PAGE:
The Sex Talk: How to Start the Conversation

If you think it’s important to talk to your kids about sex…but still haven’t gotten around to having “the talk,” you’re not alone. But that doesn’t mean you should keep waiting.

According to Janet Rosenzweig, author of The Sex-Wise Parent, when asked to rank who influences their decisions around sex, adolescents consistently ranked their parents higher than friends, and they wish parents would talk to them more. It turns out, adolescents innately crave the same approach experts have long promoted–honest conversations with their parents about sex that start early and happen frequently.

While young children don’t necessarily need to know about sex, it’s important that parents talk to them early and often about sexuality, starting with honest answers to their questions about their bodies. A Journal of Sex Education and Therapy study showed that preschoolers demonstrate greater success learning the names of their genitals when the information is presented by a parent, versus a teacher. 

And according to Dr. Jenni Skyler, certified sex therapist, director of The Intimacy Institute, and the mother of two young children, opening the conversation early and keeping it going is crucial because it:

According to Dr. Sandy Wurtele and Feather Berkower, MSW, authors of Off Limits: A Parent’s Guide to Keeping Kids Safe from Sexual Abuse, using the anatomical terms when talking about the genitals communicates that there is nothing shameful about our bodies. It can also be an effective way to prevent abuse. When a kid uses the correct terms with a sexual predator, it is a signal that this child is talking openly with an adult about his body and is not likely to keep abuse a secret, says Berkower and Dr. Wurtele. 

Dr. Skyler recommends telling kids what their body parts are, where they are, and what they do. 

For example, if a boy asks what his penis is for, you can simply tell him “Your penis is for urinating,” and you don’t have to say more unless your child asks. If he follows up with a question like, “Why does it feel good when I touch my penis?”, don’t panic. This doesn’t mean he’s asking you to explain the mechanics of sex, says Dr. Skyler. She recommends responding with something like, “Our body is built to enjoy touch and certain body parts, like your penis, feel better to touch than other parts.” 

Although girls’ genitals are harder to see, that doesn’t mean you shouldn’t discuss them. Generally, according to Dr. Skyler, it is enough to start by telling preschool-age girls, “You have different holes for different things. One is for pee, one is where a baby comes out of, and one is for poop.” If your daughter expresses curiosity in learning which hole is which, Dr. Skyler suggests explaining things with the help of pictures, or even while sitting on the floor with a mirror if you’re comfortable. 

It is enough to say, “Your urethra is where your pee comes out of. Your vagina is the hole a baby comes out of. Your anus is where your poop comes out.” 

Similarly, while you can’t necessarily see the clitoris, when your daughter touches hers or asks about it, consider it a teachable moment, beginning by simply telling her what it’s called.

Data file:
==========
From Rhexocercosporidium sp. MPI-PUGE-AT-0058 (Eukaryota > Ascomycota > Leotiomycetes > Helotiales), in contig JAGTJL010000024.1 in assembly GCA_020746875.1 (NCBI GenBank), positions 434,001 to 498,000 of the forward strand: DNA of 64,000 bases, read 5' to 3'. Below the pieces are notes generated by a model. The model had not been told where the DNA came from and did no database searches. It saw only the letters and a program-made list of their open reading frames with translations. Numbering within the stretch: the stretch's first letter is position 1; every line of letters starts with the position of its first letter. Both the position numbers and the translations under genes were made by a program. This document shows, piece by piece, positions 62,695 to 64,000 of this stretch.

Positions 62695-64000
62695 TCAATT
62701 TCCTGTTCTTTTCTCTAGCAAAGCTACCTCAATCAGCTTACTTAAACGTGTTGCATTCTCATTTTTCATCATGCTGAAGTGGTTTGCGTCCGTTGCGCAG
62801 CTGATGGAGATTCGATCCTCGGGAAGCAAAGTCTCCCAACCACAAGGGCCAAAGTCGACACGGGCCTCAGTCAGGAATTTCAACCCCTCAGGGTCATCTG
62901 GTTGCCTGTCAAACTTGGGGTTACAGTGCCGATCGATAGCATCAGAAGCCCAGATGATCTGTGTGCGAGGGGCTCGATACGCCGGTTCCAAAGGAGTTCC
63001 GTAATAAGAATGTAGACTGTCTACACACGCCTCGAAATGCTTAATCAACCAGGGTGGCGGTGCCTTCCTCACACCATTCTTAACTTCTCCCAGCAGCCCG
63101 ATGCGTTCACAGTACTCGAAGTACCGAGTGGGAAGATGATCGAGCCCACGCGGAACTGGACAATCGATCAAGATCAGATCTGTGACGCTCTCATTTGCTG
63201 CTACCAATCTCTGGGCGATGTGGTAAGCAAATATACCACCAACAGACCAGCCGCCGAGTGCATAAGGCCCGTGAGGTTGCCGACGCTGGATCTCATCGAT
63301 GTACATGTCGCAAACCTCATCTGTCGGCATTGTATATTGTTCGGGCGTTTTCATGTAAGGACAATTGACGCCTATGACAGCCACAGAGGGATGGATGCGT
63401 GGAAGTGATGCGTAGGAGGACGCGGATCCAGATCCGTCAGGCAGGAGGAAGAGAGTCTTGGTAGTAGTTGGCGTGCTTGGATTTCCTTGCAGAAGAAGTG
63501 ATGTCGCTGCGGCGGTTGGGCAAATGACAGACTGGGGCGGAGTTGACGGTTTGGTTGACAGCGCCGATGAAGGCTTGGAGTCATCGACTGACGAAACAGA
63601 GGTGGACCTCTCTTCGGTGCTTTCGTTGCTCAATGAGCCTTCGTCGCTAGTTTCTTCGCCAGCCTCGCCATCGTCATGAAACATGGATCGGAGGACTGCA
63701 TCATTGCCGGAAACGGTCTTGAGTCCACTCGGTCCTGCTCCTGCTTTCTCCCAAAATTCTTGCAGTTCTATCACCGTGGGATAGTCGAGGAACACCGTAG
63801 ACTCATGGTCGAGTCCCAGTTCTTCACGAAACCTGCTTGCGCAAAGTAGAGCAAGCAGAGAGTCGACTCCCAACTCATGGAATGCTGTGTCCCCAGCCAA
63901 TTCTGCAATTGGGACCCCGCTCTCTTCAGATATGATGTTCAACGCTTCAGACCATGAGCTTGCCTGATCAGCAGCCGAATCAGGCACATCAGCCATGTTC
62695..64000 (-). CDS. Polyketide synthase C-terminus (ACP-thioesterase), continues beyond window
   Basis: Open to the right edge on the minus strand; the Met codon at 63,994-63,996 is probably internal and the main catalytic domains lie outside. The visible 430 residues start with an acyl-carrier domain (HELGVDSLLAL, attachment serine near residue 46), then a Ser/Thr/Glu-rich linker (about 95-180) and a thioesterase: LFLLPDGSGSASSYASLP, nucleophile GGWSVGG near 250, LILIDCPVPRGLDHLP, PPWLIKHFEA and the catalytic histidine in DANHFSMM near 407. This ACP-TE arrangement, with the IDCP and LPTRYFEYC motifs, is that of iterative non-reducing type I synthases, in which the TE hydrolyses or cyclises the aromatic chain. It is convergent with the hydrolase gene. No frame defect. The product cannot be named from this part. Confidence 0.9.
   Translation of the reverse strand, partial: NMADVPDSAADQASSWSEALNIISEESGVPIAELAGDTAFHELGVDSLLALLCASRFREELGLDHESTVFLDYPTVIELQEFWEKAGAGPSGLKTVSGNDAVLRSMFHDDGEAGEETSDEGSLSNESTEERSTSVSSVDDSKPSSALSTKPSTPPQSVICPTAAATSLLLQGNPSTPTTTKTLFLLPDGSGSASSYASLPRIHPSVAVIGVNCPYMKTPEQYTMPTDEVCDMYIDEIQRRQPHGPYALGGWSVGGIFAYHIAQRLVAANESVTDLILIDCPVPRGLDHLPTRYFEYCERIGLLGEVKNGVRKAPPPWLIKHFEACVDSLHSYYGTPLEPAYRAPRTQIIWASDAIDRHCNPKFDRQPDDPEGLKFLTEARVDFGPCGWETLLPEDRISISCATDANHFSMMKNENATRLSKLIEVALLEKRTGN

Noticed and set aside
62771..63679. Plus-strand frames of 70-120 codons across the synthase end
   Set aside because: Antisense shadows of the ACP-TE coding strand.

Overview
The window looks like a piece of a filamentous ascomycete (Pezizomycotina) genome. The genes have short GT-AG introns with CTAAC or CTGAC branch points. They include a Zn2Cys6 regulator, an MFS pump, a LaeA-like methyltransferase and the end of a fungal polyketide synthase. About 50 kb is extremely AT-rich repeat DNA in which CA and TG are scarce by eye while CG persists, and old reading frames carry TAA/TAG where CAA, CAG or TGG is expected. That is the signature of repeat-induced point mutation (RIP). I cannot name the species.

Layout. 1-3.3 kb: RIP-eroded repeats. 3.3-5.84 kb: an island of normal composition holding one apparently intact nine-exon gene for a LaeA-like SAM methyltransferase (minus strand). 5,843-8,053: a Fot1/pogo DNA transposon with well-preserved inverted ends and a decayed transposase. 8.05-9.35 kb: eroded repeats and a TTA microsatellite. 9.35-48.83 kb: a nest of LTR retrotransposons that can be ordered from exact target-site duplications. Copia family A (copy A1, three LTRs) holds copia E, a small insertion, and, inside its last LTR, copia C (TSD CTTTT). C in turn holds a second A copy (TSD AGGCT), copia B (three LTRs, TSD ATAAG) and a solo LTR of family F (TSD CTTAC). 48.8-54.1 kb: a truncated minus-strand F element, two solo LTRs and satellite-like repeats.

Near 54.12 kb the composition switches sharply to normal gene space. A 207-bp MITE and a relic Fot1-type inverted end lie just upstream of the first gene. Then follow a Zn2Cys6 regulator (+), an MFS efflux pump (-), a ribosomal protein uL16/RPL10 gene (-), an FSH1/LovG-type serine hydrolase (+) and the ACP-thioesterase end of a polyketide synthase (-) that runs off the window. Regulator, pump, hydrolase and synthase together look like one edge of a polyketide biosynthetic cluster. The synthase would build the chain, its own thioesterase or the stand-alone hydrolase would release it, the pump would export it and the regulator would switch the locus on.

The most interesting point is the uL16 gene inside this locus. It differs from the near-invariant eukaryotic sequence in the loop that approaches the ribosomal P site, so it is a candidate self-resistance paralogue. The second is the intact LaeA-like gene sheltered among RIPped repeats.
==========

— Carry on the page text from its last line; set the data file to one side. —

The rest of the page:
Dr. Skyler emphasized the importance of giving children information about their bodies in “bite-size” chunks, early and often, and that these conversations be “non-events.” In other words, do your best to treat your kids’ questions about their bodies as you would their questions about where clouds come from, or why they have to take a bath–honestly and comfortably, using age-appropriate explanations that aren’t too detailed. 

If, like many of us, using clinical terms makes you blush, remember, you don’t need to give an anatomy lecture to give your child what they need to know. 

According to Dr. Wurtele and Berkower, it’s best to talk to kids about their bodies and sex often, honestly, and briefly. For example, if your preschooler asks how babies are made, instead of asking why he wants to know, respond with a straightforward, age-appropriate answer. A sufficient response might be something like: “Usually the baby comes out through the mom’s vagina, or sometimes, a doctor makes a cut in the mom’s belly to take the baby out through her belly.” If your child has follow-up questions, answer them honestly, but know that you don’t have to give them a lot of information at once. 

Dr. Wurtele and Berkower also emphasize the importance of responding positively to kids’ questions. If, for example, your child says she doesn’t like the nanny, instead of saying “The nanny loves you!” and discouraging her from saying unkind things about the nanny, Dr. Wurtele and Berkower ask parents not to shut the conversation down. Instead, parents should express curiosity and ask follow-up questions. For example:

Child: I don’t like the nanny.
Parent: Why not?
Child: Because she’s not nice.
Parent: What did she do that was not nice?
Child: She touched my vulva and told me not to tell you.
Parent: I wish that hadn’t happened, but I’m so glad you told me. 

If you are not comfortable talking about sex with your kids, Dr. Wurtele and Berkower recommend practicing with another adult, such as a partner or a friend. Rosenzweig also suggests role-playing the hypothetical conversation you might have with your child. 

Off Limits: A Parent’s Guide to Keeping Kids Safe from Sexual Abuse by Sandy K. Wurtele, Ph.D. and Feather Berkower, MSW
For parents of children ages 0-18

What Makes a Baby by Cory Silverberg and Fiona Smythe
For children (preschool to second grade)

It’s Not the Stork: A Book About Girls, Boys, Babies, Bodies, Families, and Friends by Robbie H. Harris
For children (kindergarten to third grade)

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